Yield (%) 2.7 2.2 1.7 1.2 0.7 0.2 -0.3

Hong Kong, China

Yield (%) 15.0 13.5 12.0 10.5 9.0 7.5 6.0

Indonesia

4.0 3.5 3.0 2.5 2.0 1.5 1.0 0.5 0 1 2 3 4 5 6 7 8 9 10 11 12

0

1

2

3

4

5
31-Dec-09

6

7

8

9

10

11

12

0

2

4

6

8

10

12

14

16

18

20
30-Sep-08

22

Time to maturity (years)
30-Jun-10 31-Dec-09 31-Dec-08 30-Sep-08 30-Jun-10

Time to maturity (years)
31-Dec-08 30-Sep-08 30-Jun-10

Time to maturity (years)
31-Dec-09 31-Dec-08

Yield (%)

Korea, Rep. of

6.5 5.5

Yield (%)

Malaysia

Yield (%) 12.5

Philippines

5.3 11.0 4.5 4.5 3.5 2.5 1.5 0 2 4
30-Jun-10

9.5 8.0 6.5 5.0 3.5 0 2 4
30-Jun-10

3.8 3.0 2.3 1.5 6 8 10 12 14 16 18 20
30-Sep-08

22

6

8

10

12

14

16

18

20
30-Sep-08

22

0

3

6

9

12

15

18

21

24

27

Time to maturity (years)
31-Dec-09 31-Dec-08

Time to maturity (years)
31-Dec-09 31-Dec-08 30-Jun-10

Time to maturity (years)
31-Dec-09 31-Dec-08 30-Sep-08

Yield (%) 3.8 3.0 2.3 1.5 0.8 0.0 0 2 4
30-Jun-10

Singapore

Yield (%)

Thailand

Yield (%) 17.0 15.0 13.0

Viet Nam

4.8 4.0 3.3 2.5 1.8 1.0 6 8 10 12 14
31-Dec-08

11.0 9.0 0 1 2 3 4 5 6 7 8 9 10 11 12 13 14 15 16
31-Dec-08 30-Sep-08

16

18

20

22

0

1

2

3

4

5

6

7

8

9 10 11 12 13 14 15 16

Time to maturity (years)
31-Dec-09 30-Sep-08 30-Jun-10

Time to maturity (years)
31-Dec-09 30-Jun-10

Time to maturity (years)
31-Dec-09 31-Dec-08 30-Sep-08

Yield (%) 5.0 4.3

United States

Yield (%) 5.0

European Union

Yield (%)

Japan

2.5 2.0 1.5 1.0 0.5 0.0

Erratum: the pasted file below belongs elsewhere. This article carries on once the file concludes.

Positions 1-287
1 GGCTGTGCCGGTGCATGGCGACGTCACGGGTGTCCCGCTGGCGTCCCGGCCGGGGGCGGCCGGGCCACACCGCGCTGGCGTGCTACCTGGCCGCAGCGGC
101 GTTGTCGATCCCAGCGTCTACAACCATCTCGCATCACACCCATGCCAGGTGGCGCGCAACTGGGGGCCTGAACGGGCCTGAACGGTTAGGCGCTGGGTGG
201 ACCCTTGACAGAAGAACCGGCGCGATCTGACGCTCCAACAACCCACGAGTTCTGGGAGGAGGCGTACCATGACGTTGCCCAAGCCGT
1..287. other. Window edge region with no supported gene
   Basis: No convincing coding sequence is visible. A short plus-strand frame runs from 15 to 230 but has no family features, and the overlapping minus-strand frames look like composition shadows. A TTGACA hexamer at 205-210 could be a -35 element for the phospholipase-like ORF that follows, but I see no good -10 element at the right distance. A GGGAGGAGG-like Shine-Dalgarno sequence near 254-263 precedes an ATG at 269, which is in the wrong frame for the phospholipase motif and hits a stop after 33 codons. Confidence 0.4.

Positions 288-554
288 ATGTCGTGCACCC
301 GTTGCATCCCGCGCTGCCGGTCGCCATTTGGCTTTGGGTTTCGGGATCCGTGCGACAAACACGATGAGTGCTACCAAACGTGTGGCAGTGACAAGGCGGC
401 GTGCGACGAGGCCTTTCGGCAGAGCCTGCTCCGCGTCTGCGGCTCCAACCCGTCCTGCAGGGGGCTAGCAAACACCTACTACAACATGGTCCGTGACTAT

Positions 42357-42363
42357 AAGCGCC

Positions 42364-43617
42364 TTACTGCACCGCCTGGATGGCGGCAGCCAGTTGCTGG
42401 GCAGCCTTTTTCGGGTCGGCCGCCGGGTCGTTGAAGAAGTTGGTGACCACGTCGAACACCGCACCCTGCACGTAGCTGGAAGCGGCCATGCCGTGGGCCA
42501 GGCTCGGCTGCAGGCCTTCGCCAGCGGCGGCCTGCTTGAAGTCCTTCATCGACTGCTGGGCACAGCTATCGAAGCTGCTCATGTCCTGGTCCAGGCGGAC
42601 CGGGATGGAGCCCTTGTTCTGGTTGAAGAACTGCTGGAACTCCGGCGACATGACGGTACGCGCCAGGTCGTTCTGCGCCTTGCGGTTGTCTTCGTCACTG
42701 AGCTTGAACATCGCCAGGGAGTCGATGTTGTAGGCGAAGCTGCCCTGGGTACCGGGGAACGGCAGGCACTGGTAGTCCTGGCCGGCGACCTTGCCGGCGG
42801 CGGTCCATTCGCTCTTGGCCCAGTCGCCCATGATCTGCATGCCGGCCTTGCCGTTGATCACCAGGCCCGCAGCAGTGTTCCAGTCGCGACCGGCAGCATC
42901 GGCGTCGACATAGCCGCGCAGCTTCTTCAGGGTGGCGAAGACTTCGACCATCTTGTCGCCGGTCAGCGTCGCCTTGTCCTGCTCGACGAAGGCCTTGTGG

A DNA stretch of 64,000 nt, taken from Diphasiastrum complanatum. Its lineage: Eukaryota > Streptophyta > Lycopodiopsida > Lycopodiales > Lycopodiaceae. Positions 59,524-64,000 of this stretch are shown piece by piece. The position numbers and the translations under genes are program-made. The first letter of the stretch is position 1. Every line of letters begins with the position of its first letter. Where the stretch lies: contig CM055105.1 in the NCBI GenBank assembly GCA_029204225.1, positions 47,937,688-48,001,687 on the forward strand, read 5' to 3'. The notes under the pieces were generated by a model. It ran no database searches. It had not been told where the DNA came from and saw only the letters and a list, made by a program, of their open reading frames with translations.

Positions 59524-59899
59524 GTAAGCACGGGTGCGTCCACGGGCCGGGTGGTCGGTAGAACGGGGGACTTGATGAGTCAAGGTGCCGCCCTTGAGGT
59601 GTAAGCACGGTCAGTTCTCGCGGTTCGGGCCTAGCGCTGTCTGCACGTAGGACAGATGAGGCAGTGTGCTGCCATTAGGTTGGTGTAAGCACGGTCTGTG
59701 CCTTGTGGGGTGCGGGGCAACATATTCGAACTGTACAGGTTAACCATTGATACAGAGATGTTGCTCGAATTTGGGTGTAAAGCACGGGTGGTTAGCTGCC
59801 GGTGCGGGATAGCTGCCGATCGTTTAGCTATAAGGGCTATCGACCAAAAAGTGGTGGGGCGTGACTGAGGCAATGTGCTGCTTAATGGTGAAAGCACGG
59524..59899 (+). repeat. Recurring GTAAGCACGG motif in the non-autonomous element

4.0 3.5 2.8 2.0 1.3 0.5 0 4 8 12 16 20 24 28 32 3.0 2.0 1.0 0.0 0 4
30-Jun-10

8

12
31-Dec-09

16

20
31-Dec-08

24

28
30-Sep-08

32

0

4

8

12

16

20

24

28

32

Time to maturity (years)
30-Jun-10 31-Dec-09 31-Dec-08 30-Sep-08

Time to maturity (years)
30-Jun-10

Time to maturity (years)
31-Dec-09 31-Dec-08 30-Sep-08

Source: Based on data from Bloomberg LP.

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Bond Market Developments in the First Quarter of 2010

Figure 5: Yield Spread Between the 2- and 10-Year Government Bonds
China, People's Rep. of Hong Kong, China Indonesia Korea, Rep. of Malaysia Philippines Singapore Thailand Viet Nam United States European Union Japan
-200 -100 0 100
basis points

30-Jun -10 31-Dec -09 31-Dec -08 30-Sep -08

markets in 1Q10 were Malaysia and Indonesia at USD24 billion and USD21 billion, respectively. Of these two markets, Indonesia had the higher y-o-y growth rate in 1Q10 at 31.5%. While the Indonesian government’s FCY bonds outstanding grew by 21.3% y-o-y, FCY corporate bonds outstanding in Indonesia grew by 178.2% in a case of very rapid growth from a small base. As a result, Indonesia’s FCY corporate bonds outstanding reached USD3 billion in 1Q10. In East Asia as a whole, new issuance in G3 currencies reached USD15.1 billion in 1Q10 and added an additional USD6.8 billion in April and May for a total of USD21.9 billion for the first 5 months of 2010 (Table 5).